THE BLOG

President's Rule: A Constitutional Absurdity Our Founders Failed To Avoid

05/02/2016 8:19 AM IST | Updated 15/07/2016 8:26 AM IST
NEW! HIGHLIGHT AND SHARE
Highlight text to share via Facebook and Twitter
Yuji Sakai via Getty Images
Image of world map

The Central government's power to dissolve a duly elected state government is one of India's biggest constitutional absurdities. It is ludicrous because it makes an unrepresentative power supreme over the states' directly elected representatives. It grants a remote authority greater say than local officials. It takes power away from the people and grants it to an unelected official. And worst of all, it allows a coterie, the Central Cabinet, to take unilateral decisions about a state, in secret. Our Founding Fathers struggled to avoid this undemocratic feature in India's Constitution. But they failed, because, in their version of the parliamentary system, truly autonomous state governments were impracticable.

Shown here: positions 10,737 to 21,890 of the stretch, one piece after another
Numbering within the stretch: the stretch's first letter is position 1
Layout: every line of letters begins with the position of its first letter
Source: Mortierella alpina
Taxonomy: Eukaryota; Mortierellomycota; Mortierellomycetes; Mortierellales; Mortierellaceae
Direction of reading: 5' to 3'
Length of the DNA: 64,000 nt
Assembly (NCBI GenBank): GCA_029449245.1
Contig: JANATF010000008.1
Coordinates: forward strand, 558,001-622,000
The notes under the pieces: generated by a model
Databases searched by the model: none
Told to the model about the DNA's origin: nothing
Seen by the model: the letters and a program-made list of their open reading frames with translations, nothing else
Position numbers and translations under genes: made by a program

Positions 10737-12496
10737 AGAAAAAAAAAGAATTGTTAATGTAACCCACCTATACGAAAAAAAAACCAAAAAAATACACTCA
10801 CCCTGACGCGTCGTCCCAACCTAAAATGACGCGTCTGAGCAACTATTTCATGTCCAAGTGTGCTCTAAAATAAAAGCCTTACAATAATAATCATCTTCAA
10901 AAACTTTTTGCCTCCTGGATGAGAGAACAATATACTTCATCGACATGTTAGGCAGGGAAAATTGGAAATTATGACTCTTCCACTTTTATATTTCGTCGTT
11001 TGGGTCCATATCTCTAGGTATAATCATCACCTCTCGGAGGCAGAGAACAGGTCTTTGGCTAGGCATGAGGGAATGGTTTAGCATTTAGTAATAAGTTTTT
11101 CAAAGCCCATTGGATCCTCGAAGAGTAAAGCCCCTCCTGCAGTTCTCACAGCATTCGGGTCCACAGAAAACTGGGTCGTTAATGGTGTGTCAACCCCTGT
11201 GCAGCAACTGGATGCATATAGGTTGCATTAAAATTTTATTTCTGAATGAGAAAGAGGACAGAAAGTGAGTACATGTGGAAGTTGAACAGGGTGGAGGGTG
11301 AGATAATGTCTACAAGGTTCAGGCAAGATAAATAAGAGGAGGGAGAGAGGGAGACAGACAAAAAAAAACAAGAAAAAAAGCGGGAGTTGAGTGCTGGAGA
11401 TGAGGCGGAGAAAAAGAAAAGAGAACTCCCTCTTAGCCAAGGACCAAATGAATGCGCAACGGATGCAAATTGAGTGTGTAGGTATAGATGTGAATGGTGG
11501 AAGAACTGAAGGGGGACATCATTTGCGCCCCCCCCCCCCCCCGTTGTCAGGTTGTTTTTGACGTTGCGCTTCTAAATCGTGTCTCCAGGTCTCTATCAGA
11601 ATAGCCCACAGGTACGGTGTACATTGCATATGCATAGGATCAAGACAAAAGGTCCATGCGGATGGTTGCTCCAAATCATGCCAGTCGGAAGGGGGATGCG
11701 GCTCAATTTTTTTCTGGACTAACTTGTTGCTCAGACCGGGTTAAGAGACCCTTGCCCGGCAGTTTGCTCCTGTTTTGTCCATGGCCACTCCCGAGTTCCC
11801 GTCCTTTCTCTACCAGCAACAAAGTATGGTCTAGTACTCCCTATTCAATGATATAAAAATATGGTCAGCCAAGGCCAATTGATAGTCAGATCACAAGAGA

[I]t allows a coterie, the Central Cabinet, to take unilateral decisions about a state, in secret.

Just how preposterous and undemocratic is this feature of India's Constitution? The recent imposition of President's Rule in Arunachal Pradesh tells the whole story. Soon after coming to power at the Center, the BJP government replaced the state's Governor. Within a year of the new Governor's arrival, there was revolt in the ranks of the Congress party running the state government. The rebellious MLAs were quickly supported by MLAs from the BJP. The Congress government agreed to a showdown on the floor of the Assembly. But rather than wait, the Governor unilaterally called the Assembly into session a month earlier. The state government went to court challenging the Governor's authority to run the legislature. However, before the court could rule, the Central Cabinet announced the dissolution of the state government. To justify this farce, the Governor said that there was a problem with law and order, and that he feared for his life.